[Title TBA]

Are you good at coming up with titles? Because I am not. My first work of substantial length, written at age 10, I titled THE TRIUMPH OF OATMEAL. What the hell does that even mean? Was there oatmeal in the story? Was it sentient? All I remember is a scene with kids going to the ice cream parlor after school. You know what they don’t serve at the ice cream parlor?


Hint: It rhymes with “goatpeel.”

My first play, written at age 13, took place entirely on a stopped elevator, and it was called BETWEEN FLOORS. That’s an awesome title, right? Yeah, I didn’t come up with it. My smart friend Susan did.

Of course, when I became a Real Writer, titles should have become a piece of cake. After all, they totally include a new Title Generator Lobe in your official Writer’s Home Brain Enhancement Kit.


Also gold stars and giant cookies. YAY!

Just kidding. They totally don’t. I’ve actually never performed brain surgery on myself. I’m stuck with the same crappy neurons I was born with, minus a few dozen or thousand.


Mostly because of Stravinsky.

Titling is just not in my blood. Not that that’s the end of the world. I mean, at least I’m not in charge of titling other people’s books.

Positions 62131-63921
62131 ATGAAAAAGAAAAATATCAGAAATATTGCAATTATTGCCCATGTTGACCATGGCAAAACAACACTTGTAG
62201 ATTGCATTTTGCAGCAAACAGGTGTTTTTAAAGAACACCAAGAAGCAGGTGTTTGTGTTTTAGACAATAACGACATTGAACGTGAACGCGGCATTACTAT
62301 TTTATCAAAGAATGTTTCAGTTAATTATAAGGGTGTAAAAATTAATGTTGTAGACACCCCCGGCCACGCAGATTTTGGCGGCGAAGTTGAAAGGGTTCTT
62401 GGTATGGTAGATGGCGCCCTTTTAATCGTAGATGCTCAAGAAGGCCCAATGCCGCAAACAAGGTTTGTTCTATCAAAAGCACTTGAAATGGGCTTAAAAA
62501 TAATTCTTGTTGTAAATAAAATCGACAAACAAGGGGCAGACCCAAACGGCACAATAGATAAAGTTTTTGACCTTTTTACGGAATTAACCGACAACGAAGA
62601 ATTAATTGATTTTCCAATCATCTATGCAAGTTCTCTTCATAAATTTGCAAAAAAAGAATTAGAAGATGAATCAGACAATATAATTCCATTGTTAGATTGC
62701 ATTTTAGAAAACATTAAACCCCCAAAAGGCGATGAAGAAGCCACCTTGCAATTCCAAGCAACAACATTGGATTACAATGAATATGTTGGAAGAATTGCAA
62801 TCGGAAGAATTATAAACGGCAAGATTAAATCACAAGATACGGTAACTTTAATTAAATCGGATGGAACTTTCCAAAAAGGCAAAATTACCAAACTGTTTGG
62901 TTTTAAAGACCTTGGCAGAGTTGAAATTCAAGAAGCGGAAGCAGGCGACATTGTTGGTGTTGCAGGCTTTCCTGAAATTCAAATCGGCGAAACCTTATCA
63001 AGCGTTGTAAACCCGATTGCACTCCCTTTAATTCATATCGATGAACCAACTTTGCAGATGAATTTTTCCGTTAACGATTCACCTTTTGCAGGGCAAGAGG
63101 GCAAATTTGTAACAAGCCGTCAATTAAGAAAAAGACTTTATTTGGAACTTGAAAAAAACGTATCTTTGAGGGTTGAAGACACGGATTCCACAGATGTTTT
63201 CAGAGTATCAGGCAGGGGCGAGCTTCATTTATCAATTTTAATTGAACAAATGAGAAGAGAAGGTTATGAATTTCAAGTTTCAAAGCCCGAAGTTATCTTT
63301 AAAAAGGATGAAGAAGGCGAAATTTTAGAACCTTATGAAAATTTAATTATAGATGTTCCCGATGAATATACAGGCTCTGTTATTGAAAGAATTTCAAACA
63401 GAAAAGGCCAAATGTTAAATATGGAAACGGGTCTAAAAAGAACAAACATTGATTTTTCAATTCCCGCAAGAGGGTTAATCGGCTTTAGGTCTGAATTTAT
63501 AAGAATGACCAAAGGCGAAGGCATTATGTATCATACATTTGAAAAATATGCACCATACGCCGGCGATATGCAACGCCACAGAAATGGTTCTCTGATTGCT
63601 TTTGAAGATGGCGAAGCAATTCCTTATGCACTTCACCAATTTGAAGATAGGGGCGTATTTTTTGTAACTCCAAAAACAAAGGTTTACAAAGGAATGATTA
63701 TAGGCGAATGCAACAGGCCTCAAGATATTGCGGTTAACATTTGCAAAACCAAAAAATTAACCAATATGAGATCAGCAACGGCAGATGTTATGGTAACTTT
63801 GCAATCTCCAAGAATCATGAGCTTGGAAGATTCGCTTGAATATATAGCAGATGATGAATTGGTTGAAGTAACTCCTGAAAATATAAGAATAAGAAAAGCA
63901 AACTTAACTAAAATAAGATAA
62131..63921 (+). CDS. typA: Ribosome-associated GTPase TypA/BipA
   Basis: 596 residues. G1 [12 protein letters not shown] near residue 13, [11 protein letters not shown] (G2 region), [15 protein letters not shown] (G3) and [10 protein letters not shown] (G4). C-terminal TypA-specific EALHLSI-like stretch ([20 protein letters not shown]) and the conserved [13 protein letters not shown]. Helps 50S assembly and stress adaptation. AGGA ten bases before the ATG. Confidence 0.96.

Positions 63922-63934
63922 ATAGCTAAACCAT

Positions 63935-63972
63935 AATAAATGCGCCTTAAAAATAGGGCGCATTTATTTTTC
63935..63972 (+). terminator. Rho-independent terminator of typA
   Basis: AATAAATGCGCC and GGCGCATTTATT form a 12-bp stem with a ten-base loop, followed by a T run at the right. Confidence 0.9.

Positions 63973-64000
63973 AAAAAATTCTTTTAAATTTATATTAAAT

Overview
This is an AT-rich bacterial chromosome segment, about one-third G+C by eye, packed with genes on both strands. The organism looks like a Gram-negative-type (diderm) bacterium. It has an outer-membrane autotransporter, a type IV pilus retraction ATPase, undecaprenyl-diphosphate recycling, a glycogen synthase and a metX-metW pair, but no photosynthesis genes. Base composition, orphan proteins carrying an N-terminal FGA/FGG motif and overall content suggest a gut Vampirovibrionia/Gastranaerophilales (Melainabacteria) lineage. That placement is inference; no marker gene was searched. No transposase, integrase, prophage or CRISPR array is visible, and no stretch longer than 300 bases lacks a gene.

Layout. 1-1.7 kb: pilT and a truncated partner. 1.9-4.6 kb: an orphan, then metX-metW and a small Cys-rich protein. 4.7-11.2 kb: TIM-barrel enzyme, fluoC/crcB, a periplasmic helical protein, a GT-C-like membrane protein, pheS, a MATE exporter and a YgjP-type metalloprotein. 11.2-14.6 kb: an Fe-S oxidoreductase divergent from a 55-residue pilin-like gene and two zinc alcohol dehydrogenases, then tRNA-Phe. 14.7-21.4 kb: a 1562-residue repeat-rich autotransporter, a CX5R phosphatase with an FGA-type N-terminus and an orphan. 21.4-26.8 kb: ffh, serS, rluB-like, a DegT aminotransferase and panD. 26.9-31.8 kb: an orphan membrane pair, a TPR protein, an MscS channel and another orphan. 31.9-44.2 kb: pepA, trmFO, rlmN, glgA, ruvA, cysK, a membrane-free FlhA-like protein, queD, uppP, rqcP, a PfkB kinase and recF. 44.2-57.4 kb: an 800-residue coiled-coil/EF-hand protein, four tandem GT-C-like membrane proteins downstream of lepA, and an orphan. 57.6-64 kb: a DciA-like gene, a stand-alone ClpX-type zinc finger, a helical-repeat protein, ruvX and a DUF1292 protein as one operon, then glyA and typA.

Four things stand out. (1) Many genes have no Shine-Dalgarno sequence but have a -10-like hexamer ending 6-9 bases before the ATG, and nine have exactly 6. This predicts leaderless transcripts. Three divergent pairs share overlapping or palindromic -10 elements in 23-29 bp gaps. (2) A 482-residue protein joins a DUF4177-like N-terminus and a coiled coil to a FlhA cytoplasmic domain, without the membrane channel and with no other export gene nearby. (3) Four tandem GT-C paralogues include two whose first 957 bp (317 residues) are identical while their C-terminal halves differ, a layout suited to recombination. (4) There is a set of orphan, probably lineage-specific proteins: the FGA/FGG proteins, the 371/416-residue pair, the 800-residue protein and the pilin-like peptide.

Admit it. This one’s better.

So the title of my debut novel is up in the air right now. My original wasn’t grabby enough, so other people have come up with something else. (It’s about a girl at a music academy, and a magical space cougar who rips people’s throats out and/or grants wishes. And opera. How about: MURDER CAT AND CLASSICAL MUSIC GIRL?)

I think this re-titling happens more than I would have guessed. And accounts for the fact that I keep buying the same Frances Hardinge novels thinking they’re different novels because the titles have changed. Maybe title brains are different from prose brains, I don’t know.

What are your favorite titles?

Least favorite?


Filed under Editing and Revising, Helpful or Otherwise, Satisfaction, Writing, Writing and Life

19 responses to “[Title TBA]

  1. Joshua McCune

    I kind of like your titles, Adi — they are very blunt. I like blunt. And I’m sure oatmeal just wanted to be part of the ice-cream lineup.


    • Thanks. And you know, I agree. Blunt is good. There’s an argument to be made for people being aware of what they’re getting into. Like the ingredients list the FDA makes companies put on food items. “Contains 35% RDA of TOUCHING/HEARTWARMING, 15% RDA of DEAD ANIMALS, and 110% RDA of IRRETRIEVABLE INNOCENCE.”


  2. I love that book Toothpick Eyes. The father of the author of Jaws wanted it titled What’s That Noshin on my Laig? My favorite titles are the ones people are currently posting on Twitter–ya novels with a letter missing, e.g. Cather in the Rye, about an author of prairie immigrant novels who lives among voles, dodging enemy combines in a neverending field of wheat. Well, most of them are funny.


    • Love that trend. Did you see the ones that someone actually made mock covers for? OMG.

      From now on, in my mind, Jaws will forever be What’s That Noshin on my Laig?


  3. I blogged about this recently! There are times when a title “clicks” for me and other times when I’d be better off if I pasted the entire manuscript into Wordle and went with what pops up!